Review by Katie Stanley, Teacher Librarian from Mount Lilydale Mercy College.
This is the third book in The Lacey Chronicles (the others are The Queen’s Lady and The Other Countess) and tells the story of Mercy Hart, the daughter of a Puritan merchant in Elizabethan England. Kit Turner is an actor and the illegitimate son of the Earl of Dorset. Mercy and Kit meet at an evening hosted by some merchant friends of the Harts where they are thrown together to perform a duet. From there it is love at first sight, though it also seems to be a doomed relationship. Mercy’s father makes it clear that if she chooses to follow Kit, it will be at the expense of her family; she will have to leave the household immediately, taking nothing with her and renouncing her family name.
The story follows their relationship, exploring what each character is prepared to work on so they can be together. The setting in Elizabethan theatre as well as Puritan society gives the reader an insight into life at this time and the tensions between different groups in society. Edwards also gives us a taste of some of the more colourful language offerings of Elizabethan England: “pestilential whoreson”, “‘swounds”, “lack-wit”, “pishery-pashery”, “‘sbones”, to name a few.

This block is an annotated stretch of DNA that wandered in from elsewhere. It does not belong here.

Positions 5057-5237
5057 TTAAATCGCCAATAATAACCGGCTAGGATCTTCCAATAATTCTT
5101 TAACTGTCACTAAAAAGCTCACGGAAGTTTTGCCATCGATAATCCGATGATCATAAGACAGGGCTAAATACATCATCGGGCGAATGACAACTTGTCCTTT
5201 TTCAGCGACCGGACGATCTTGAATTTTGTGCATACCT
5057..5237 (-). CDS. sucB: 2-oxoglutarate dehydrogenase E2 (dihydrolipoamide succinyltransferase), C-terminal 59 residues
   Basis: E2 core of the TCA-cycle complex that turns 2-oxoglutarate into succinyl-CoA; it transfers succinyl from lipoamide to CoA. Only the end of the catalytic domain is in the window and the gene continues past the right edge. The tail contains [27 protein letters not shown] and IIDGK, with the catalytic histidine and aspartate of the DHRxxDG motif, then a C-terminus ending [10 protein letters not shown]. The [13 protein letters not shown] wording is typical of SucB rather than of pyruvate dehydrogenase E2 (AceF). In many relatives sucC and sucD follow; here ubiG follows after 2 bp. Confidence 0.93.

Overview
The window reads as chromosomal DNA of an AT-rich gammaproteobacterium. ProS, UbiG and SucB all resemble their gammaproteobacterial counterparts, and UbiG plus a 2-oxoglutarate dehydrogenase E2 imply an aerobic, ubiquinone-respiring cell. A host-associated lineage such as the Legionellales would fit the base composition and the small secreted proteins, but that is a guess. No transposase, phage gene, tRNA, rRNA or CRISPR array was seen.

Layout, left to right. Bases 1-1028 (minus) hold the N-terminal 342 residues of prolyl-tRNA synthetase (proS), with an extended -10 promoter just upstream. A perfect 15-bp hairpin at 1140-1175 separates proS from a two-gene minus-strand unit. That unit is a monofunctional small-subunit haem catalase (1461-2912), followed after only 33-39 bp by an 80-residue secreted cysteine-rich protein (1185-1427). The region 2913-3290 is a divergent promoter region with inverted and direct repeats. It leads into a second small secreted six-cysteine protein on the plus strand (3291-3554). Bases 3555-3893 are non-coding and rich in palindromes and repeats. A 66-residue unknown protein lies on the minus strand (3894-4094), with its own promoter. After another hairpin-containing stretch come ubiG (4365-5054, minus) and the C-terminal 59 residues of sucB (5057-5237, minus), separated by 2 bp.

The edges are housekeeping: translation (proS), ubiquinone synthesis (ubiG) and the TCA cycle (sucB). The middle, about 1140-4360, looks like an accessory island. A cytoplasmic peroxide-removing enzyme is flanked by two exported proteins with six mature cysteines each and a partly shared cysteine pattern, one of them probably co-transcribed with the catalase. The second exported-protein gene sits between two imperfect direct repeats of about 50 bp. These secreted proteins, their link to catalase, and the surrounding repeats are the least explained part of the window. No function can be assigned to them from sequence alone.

Eve Edwards is a well-known writer of historical fiction and also writes under the names of Julia Golding and Joss Stirling. She holds a doctorate from Oxford University, though there is no mention of her academic speciality. She has visited Tudor houses, attended jousts and eaten Elizabethan banquets to get the sights, sounds and tastes right for her books. This is very much in evidence in The Rogue’s Princess.
The Rogue’s Princess would suit readers, mainly girls, in Years 7-9 who enjoy historical romance. The story is written in a way that makes it suitable for younger readers. Though probably not suitable as a class novel, it could be used as wider reading around a Middle Ages topic in Humanities. It could also be used in a Literature Circles context.